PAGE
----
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By Mangosuthu Buthelezi
Memories of a long brotherhood tempered in common struggle
Independent voices from the The Washington Times Communities
Topic - Kirsten Moore
Pro-choice activists said Tuesday they are preparing another push to lobby the Obama administration to loosen restrictions on "emergency contraception" for women of any reproductive age.
In a surprise move, the nation's health secretary stopped the Plan B morning-after pill from moving onto drugstore shelves next to the condoms, deciding Wednesday that young girls shouldn't be able to buy it on their own.
In a surprise move, the nation's health secretary stopped the Plan B morning-after pill from moving onto drugstore shelves next to the condoms, deciding on Wednesday that young girls shouldn't be able to buy it on their own.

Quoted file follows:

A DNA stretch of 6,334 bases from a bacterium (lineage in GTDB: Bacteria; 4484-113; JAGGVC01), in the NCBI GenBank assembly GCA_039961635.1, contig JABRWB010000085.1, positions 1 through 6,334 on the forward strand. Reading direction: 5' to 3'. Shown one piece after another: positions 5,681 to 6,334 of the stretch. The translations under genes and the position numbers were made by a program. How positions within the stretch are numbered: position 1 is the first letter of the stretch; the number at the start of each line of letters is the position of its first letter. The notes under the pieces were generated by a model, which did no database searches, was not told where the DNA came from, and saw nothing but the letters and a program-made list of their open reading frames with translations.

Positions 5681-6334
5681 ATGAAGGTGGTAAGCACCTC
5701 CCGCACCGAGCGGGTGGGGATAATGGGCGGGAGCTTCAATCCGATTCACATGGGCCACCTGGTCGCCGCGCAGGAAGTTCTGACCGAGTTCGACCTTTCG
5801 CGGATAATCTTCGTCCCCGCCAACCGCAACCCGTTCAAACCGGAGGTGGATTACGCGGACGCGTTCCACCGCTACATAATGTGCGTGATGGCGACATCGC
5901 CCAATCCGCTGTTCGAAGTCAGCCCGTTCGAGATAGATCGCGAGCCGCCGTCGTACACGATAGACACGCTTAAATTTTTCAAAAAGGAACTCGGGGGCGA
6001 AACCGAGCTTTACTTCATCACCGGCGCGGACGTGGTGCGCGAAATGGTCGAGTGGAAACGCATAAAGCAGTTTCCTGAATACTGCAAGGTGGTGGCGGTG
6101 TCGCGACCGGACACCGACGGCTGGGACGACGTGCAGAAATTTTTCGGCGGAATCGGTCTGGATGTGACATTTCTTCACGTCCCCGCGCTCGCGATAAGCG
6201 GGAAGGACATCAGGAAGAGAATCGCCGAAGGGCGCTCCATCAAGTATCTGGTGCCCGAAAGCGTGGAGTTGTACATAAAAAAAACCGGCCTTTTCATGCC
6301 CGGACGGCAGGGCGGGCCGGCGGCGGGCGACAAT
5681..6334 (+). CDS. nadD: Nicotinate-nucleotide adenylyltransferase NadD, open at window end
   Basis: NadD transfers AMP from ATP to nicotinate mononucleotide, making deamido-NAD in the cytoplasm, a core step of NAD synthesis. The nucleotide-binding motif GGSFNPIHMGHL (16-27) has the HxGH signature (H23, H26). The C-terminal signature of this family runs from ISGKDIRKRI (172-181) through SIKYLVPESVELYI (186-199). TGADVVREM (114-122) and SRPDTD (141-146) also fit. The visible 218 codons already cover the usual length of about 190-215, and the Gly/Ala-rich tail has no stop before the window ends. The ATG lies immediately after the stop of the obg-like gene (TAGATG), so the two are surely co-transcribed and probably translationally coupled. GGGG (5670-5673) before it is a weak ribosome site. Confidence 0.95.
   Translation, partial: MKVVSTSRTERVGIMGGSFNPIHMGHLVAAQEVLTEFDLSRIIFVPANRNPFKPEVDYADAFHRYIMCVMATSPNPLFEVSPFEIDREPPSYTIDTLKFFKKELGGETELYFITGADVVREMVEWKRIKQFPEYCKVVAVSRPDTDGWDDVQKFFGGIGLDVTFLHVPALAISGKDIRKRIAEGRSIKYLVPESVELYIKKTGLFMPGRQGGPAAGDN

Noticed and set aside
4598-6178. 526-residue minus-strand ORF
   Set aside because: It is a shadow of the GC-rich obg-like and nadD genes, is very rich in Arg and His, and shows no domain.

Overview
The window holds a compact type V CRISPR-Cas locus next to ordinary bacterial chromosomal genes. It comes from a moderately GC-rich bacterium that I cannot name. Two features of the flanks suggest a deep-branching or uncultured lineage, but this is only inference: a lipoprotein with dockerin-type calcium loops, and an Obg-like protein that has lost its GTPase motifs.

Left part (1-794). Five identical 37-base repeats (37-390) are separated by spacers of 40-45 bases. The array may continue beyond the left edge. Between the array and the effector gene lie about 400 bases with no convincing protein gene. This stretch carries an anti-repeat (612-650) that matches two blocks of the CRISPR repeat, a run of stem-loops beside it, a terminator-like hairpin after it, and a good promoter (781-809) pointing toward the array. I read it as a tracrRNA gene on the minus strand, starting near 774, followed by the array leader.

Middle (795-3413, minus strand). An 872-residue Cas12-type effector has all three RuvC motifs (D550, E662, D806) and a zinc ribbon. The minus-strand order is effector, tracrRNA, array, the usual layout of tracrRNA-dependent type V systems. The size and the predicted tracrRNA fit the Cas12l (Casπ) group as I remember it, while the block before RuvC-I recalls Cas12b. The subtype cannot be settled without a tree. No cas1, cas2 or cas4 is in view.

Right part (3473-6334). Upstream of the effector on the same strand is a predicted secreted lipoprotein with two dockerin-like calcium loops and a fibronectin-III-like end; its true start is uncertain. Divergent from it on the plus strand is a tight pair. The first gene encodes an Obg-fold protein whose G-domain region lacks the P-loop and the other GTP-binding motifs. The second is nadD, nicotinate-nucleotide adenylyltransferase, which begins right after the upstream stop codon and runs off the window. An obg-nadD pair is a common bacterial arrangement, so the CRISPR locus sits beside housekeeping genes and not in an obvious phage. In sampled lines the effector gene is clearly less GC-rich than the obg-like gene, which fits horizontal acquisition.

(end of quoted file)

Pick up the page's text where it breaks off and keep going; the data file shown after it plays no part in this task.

In a surprise move with election-year implications, the Obama administration's top health official overruled her own drug regulators and stopped the Plan B morning-after pill from moving onto drugstore shelves next to the condoms.
Some 40 organizations are planning to make their case to Health and Human Services Secretary Kathleen Sebelius this week, Kirsten Moore, president and chief executive of the Reproductive Health Technologies Project, said in a media briefing.
"This coalition feels the time is now to read the science and the evidence supporting nonprescription access to emergency contraception," Ms. Moore said at the briefing organized by RH Reality Check, a site that bills itself as "committed to advancing sexual and reproductive health and rights."